Total shoulder replacement surgery replaces your shoulder's damaged bone and cartilage with a metal and plastic implant. The shoulder is a ball-and-socket joint, much like the hip joint. The ball is the top of the arm bone (the humerus) and the socket is within the shoulder blade (the scapula). During shoulder replacement surgery, the ball is removed from the top of the humerus and replaced with a metal implant. This is shaped like a half-moon and attached to a stem inserted to the center of the arm bone. The socket portion of the joint is then replaced with a plastic socket that is cemented into the scapula.
The procedure takes approximately two hours. However, the preparation before the operation and the recovery afterward may take several hours. Patients often spend two hours in the recovery room and two to three days in the hospital after surgery.
You will be admitted to the hospital on the day of your scheduled surgery. You will be asked to arrive two hours before the start of your surgery. Once you are admitted, you will be evaluated by an anesthesiologist. The most common type of anesthesia is regional anesthesia, where your arm will be numbed by placing anesthetic medicine into your neck before the start of the operation. Supplementary anesthesia will then be given through an intravenous (IV) drip that keeps you asleep for the entire surgery. You will discuss this with your anesthesiologist prior to your surgery.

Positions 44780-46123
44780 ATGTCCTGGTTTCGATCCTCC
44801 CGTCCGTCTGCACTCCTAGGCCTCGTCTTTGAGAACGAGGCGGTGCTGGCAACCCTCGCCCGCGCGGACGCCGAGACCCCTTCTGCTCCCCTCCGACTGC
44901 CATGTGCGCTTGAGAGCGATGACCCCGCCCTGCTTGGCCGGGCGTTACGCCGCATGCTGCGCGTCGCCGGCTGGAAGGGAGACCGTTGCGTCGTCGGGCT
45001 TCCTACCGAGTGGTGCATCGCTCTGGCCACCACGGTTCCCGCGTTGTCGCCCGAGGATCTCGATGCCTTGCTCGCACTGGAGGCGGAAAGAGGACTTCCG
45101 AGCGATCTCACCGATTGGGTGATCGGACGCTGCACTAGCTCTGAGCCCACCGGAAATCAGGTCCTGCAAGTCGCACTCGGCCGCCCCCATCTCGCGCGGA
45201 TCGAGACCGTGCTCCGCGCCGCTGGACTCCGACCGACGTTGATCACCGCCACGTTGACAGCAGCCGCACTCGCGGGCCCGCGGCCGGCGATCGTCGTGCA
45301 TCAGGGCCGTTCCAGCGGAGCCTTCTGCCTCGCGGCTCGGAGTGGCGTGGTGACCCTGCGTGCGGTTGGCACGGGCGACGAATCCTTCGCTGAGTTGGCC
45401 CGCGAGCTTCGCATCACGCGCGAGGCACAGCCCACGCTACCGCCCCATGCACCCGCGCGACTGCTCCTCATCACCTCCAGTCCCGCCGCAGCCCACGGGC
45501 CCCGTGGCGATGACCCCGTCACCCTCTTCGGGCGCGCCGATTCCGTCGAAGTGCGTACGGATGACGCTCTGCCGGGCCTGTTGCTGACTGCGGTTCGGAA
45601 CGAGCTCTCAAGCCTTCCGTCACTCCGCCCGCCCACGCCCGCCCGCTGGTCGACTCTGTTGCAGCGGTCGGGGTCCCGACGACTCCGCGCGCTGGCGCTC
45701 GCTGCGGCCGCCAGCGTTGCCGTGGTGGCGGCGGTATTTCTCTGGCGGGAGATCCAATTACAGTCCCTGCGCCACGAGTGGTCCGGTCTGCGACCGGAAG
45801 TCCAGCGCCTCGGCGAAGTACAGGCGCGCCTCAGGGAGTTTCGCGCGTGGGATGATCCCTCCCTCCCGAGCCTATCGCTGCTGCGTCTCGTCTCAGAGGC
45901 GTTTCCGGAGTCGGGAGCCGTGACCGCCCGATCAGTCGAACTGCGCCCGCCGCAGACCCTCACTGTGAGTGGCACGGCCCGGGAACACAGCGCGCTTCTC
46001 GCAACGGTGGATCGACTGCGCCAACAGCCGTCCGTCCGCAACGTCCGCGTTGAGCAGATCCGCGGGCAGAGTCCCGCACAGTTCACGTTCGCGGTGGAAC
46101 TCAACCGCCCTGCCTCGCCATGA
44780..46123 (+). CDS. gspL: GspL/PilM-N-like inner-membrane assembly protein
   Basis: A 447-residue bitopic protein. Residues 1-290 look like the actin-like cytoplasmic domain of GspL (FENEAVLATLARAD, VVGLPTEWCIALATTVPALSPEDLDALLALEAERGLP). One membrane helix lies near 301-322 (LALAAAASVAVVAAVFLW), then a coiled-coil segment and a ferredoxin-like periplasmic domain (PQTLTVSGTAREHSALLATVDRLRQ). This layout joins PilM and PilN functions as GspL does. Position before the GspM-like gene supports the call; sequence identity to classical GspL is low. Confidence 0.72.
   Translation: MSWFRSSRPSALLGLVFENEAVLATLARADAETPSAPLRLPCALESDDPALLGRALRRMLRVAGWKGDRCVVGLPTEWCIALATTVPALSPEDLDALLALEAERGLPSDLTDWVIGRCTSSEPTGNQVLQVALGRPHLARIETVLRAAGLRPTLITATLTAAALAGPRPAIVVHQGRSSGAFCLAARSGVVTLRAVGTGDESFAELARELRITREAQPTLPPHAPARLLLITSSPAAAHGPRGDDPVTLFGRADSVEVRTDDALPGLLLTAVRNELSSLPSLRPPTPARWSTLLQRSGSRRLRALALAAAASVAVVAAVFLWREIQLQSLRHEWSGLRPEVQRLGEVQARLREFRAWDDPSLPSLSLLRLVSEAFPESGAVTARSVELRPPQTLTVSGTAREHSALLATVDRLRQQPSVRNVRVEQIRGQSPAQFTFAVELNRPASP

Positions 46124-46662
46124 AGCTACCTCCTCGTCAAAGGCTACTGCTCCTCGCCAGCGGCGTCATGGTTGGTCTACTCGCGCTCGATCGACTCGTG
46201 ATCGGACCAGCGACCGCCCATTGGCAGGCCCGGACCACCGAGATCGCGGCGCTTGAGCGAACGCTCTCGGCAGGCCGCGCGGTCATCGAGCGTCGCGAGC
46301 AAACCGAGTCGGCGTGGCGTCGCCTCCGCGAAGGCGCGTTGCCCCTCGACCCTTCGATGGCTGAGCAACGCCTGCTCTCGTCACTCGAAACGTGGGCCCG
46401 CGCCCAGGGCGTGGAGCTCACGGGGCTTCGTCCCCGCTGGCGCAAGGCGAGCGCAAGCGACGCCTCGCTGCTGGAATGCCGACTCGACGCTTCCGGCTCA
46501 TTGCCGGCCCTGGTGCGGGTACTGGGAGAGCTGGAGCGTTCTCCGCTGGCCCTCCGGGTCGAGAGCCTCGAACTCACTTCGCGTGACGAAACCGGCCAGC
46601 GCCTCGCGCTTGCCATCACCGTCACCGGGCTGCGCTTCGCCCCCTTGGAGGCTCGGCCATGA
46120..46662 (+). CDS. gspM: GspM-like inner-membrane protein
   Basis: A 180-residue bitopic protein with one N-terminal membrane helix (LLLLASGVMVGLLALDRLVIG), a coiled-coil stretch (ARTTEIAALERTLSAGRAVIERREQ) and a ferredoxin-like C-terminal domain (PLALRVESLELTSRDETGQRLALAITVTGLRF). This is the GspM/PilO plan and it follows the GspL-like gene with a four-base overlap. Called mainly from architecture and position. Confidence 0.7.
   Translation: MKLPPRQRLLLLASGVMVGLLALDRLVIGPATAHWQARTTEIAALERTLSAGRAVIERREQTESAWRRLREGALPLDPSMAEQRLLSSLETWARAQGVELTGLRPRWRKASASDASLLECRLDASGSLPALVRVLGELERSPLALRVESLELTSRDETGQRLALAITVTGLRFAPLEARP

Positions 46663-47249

Advanced Surgical Techniques
Total shoulder replacement can be a very successful operation, similar to hip and knee replacement surgeries. However, it is a difficult operation and the surgeon should be well trained to perform it. At UCSF, we are investigating the possibility of image-guided surgeries to better identify the anatomy and bone structures of each shoulder, so that we can improve the outcome of shoulder replacement surgery. We are investigating the possibility of doing the surgery with smaller and less traumatic approaches, so that the rehabilitation can be quicker and less painful.
UCSF Health medical specialists have reviewed this information. It is for educational purposes only and is not intended to replace the advice of your doctor or other health care provider. We encourage you to discuss any questions or concerns you may have with your provider.